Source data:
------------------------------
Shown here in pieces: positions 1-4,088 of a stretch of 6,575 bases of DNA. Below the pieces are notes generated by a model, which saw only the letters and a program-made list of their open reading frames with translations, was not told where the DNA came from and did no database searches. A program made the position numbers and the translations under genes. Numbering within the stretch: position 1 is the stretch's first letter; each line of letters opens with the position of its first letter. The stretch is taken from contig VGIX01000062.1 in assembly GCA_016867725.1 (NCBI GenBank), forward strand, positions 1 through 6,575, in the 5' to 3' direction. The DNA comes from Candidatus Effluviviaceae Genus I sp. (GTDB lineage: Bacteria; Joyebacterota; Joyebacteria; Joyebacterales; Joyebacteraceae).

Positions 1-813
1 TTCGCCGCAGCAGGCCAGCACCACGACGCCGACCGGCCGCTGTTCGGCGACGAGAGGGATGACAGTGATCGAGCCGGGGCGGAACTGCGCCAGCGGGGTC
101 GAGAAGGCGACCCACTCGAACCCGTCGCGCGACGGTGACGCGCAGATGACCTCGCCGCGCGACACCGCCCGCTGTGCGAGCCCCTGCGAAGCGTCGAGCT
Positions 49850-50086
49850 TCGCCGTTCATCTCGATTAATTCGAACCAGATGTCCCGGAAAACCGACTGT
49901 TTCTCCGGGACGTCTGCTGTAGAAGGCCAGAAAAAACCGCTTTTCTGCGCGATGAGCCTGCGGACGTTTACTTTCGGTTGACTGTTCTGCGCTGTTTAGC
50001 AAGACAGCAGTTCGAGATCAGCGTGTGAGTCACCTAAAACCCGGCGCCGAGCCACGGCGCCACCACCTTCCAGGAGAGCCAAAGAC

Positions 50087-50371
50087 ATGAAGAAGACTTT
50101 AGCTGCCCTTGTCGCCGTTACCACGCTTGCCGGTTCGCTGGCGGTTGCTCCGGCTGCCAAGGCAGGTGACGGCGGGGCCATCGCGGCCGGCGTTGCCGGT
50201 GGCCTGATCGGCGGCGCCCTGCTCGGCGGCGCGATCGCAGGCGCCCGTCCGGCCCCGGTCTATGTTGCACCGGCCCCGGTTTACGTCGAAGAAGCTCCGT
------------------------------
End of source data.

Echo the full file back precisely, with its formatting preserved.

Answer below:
Shown here in pieces: positions 1-4,088 of a stretch of 6,575 bases of DNA. Below the pieces are notes generated by a model, which saw only the letters and a program-made list of their open reading frames with translations, was not told where the DNA came from and did no database searches. A program made the position numbers and the translations under genes. Numbering within the stretch: position 1 is the stretch's first letter; each line of letters opens with the position of its first letter. The stretch is taken from contig VGIX01000062.1 in assembly GCA_016867725.1 (NCBI GenBank), forward strand, positions 1 through 6,575, in the 5' to 3' direction. The DNA comes from Candidatus Effluviviaceae Genus I sp. (GTDB lineage: Bacteria; Joyebacterota; Joyebacteria; Joyebacterales; Joyebacteraceae).

Positions 1-813
1 TTCGCCGCAGCAGGCCAGCACCACGACGCCGACCGGCCGCTGTTCGGCGACGAGAGGGATGACAGTGATCGAGCCGGGGCGGAACTGCGCCAGCGGGGTC
101 GAGAAGGCGACCCACTCGAACCCGTCGCGCGACGGTGACGCGCAGATGACCTCGCCGCGCGACACCGCCCGCTGTGCGAGCCCCTGCGAAGCGTCGAGCT
Positions 49850-50086
49850 TCGCCGTTCATCTCGATTAATTCGAACCAGATGTCCCGGAAAACCGACTGT
49901 TTCTCCGGGACGTCTGCTGTAGAAGGCCAGAAAAAACCGCTTTTCTGCGCGATGAGCCTGCGGACGTTTACTTTCGGTTGACTGTTCTGCGCTGTTTAGC
50001 AAGACAGCAGTTCGAGATCAGCGTGTGAGTCACCTAAAACCCGGCGCCGAGCCACGGCGCCACCACCTTCCAGGAGAGCCAAAGAC

Positions 50087-50371
50087 ATGAAGAAGACTTT
50101 AGCTGCCCTTGTCGCCGTTACCACGCTTGCCGGTTCGCTGGCGGTTGCTCCGGCTGCCAAGGCAGGTGACGGCGGGGCCATCGCGGCCGGCGTTGCCGGT
50201 GGCCTGATCGGCGGCGCCCTGCTCGGCGGCGCGATCGCAGGCGCCCGTCCGGCCCCGGTCTATGTTGCACCGGCCCCGGTTTACGTCGAAGAAGCTCCGT